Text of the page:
The views on the ground were also interesting, as the crane is the only remaining part of John Brown's shipyard. It had a role in building the Lusitania, Queen Mary and the QE2. The surrounding area is in different states of redevelopment. Beside the ticket office there a range of new Poundbury-esque developments but towards the crane there is only rubble and odd fragments of the shipyards. It feels very transitional.

The visitor centre at the crane is really nicely done. It tells you what you need to know, with lots of big wow engineering facts, but it's not dull or overdone. And the tickets are really nice. Good job all round. It closes for the winter on 5 October so if you fancy it, get along there.

Voltaire & Rousseau by Wil Freeborn

Glasgow's Otago Lane, home of Voltaire and Rousseau and Tchai Ovna, is under threat from proposed development. If the application is granted four blocks of flats and six commercial units will be added at the end of the lane. I can't picture how they'd fit them on, but if permission is granted Tchai Ovna would have to close and the character of the lane would change completely.

There was a great feature about Voltaire & Rousseau in the Sunday Herald last week, showing how much it means to some people. It's only a small part of Glasgow in the great scheme of things but if it matters to you check out the Save Otago Lane website and get involved.

Picture by Wil at Ghost School.


I went for a walk at lunchtime today and fell over this - the word 'Taurus', in one of the kerbstones on Robertson St near the river Clyde. I kept going onto the Broomielaw, looking for other random words but couldn't see any.

Anyone know what it's all about? I hope it's not something dead boring like the name of the company that made it. The dot at the end is just chewing gum, by the way. It made me look twice.

The relics of St Valentine, Blessed St John Duns Scotus, Glasgow border=

Right, I swear the Valentine's stuff will stop soon but today's post is a bit different. I went for a walk today and did something I've meant to do for years - go and see the relics of St Valentine that are rather surprisingly sitting in a church in Glasgow's Gorbals. The whole story is over at Nothing To See Here.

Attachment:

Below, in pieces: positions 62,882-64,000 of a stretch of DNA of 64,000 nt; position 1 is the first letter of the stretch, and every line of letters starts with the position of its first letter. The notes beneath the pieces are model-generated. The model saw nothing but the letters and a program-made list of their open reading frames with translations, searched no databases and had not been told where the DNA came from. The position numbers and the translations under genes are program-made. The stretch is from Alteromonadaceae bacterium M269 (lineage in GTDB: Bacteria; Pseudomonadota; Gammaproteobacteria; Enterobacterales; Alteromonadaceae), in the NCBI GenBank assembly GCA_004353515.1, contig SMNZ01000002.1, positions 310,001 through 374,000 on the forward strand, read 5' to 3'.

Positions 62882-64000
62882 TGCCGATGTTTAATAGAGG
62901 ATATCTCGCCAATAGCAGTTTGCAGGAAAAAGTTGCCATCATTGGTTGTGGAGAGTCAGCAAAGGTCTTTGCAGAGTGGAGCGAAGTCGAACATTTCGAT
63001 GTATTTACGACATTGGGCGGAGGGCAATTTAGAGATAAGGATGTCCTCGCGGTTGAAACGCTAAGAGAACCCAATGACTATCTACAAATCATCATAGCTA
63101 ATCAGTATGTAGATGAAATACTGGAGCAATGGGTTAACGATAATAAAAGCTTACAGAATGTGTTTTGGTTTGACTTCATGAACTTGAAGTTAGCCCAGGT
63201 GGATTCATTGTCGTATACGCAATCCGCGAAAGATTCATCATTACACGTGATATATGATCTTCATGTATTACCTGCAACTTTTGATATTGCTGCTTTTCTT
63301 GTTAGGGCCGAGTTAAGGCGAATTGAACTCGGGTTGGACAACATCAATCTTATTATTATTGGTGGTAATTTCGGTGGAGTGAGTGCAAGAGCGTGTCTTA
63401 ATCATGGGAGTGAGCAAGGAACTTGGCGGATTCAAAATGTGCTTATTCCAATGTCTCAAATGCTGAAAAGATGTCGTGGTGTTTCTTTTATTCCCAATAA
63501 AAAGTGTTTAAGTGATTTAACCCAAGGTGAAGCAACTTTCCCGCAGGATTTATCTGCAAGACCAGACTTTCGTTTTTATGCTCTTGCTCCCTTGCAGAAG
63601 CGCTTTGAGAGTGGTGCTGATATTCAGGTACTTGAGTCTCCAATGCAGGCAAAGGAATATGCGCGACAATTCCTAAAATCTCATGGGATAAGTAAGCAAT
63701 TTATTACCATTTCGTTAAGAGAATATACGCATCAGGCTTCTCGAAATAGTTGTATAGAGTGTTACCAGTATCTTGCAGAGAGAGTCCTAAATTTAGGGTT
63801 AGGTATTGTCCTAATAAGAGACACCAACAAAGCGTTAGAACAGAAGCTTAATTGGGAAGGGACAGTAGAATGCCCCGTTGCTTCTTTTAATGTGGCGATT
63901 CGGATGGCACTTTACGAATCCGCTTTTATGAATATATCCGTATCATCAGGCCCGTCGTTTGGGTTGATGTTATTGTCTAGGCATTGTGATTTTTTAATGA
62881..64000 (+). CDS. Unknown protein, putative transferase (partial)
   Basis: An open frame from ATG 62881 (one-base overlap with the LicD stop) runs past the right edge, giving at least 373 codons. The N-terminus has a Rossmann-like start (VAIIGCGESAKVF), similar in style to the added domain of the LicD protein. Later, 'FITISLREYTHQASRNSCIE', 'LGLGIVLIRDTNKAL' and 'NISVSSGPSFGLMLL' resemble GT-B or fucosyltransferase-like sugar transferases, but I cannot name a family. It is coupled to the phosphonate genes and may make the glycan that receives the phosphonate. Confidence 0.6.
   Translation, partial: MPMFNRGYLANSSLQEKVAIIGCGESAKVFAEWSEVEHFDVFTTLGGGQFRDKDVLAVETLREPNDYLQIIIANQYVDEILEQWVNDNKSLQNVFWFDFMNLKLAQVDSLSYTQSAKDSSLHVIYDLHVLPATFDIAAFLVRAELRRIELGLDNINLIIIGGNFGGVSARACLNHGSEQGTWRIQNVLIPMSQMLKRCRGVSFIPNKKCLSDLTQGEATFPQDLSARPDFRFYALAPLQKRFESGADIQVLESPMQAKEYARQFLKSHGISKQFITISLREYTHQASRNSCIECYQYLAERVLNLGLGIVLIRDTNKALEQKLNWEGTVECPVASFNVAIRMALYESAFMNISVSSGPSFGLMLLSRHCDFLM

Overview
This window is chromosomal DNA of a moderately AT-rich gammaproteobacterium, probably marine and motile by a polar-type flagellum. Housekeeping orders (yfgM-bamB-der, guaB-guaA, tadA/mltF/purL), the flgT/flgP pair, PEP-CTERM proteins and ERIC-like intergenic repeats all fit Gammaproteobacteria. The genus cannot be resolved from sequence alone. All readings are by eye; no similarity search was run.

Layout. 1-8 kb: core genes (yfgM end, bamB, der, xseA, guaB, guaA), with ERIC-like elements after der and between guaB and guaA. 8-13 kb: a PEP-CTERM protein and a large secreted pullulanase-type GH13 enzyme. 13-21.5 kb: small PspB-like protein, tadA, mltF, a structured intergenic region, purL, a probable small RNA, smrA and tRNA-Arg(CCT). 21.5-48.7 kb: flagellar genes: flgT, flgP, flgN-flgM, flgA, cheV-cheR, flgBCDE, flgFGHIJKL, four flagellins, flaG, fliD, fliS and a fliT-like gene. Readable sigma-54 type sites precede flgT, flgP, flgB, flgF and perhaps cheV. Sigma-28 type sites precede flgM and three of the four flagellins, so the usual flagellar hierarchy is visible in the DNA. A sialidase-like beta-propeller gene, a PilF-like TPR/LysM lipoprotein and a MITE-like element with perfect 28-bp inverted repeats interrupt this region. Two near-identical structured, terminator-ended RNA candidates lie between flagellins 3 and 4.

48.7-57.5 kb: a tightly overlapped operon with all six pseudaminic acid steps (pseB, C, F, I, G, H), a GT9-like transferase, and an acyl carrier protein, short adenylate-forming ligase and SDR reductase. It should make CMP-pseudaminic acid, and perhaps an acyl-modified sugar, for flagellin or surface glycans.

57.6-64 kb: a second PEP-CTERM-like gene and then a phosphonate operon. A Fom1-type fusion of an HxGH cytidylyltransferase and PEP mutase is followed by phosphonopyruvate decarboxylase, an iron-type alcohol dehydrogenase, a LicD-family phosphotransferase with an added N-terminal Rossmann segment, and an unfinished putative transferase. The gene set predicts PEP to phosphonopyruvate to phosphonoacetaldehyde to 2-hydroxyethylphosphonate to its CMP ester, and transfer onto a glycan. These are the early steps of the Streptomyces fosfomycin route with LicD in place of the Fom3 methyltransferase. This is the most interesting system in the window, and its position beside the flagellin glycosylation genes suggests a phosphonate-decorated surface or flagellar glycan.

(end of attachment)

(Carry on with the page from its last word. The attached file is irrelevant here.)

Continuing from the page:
Feel Fuzzy map tags

I was at Made in the Shade again yesterday and have a new favourite stall, Feel Fuzzy. They sell delightful things made from old children's books and games, plus some other bits and pieces (like very handy gift tags) made from vintage paper products. It reminded me of Lark and all their lovely things.

I also got a button bag from Asking for Trouble (for my niece, to keep her crafting things in), a notebook covered in vintage embroidery from Leah Halliday and some more of Clare Nicolson's lavender birdies because I can't resist them. Overall, I was a bit disappointed because some of the stalls I liked last time weren't there. Still, it's a grand day out and it's on again today from 12-5 at The Lighthouse.


Good news. Dear departed Hitherto, Glasgow's fabbest shop has risen from the ashes and returned as Narrative. It opens tonight in the CCA on Sauchiehall Street and will be trading for a few weeks until Christmas. Open til 7 most nights, it's a great place for fabulous artistic goodness and unique Christmas pressies.

Cassette purses by Librarian Barbarian

More from Made in the Shade. First up, this fantastic purse made from an old cassette tape by the stellar Librarian Barbarian. The tapes are split down the middle and turned into a sturdy purse. In the spirit of recycling, the tape is turned into brooches that are also for sale, as were some bags made from records. Lovely stuff.


Next, the wonderful work of Clare Nicolson who makes a number of delightful things, like cards, cushions and lavender birdies. I was going to buy one of these but got it free in my lucky bag. Result! It looks great and smells superb.

Knitted R2-D2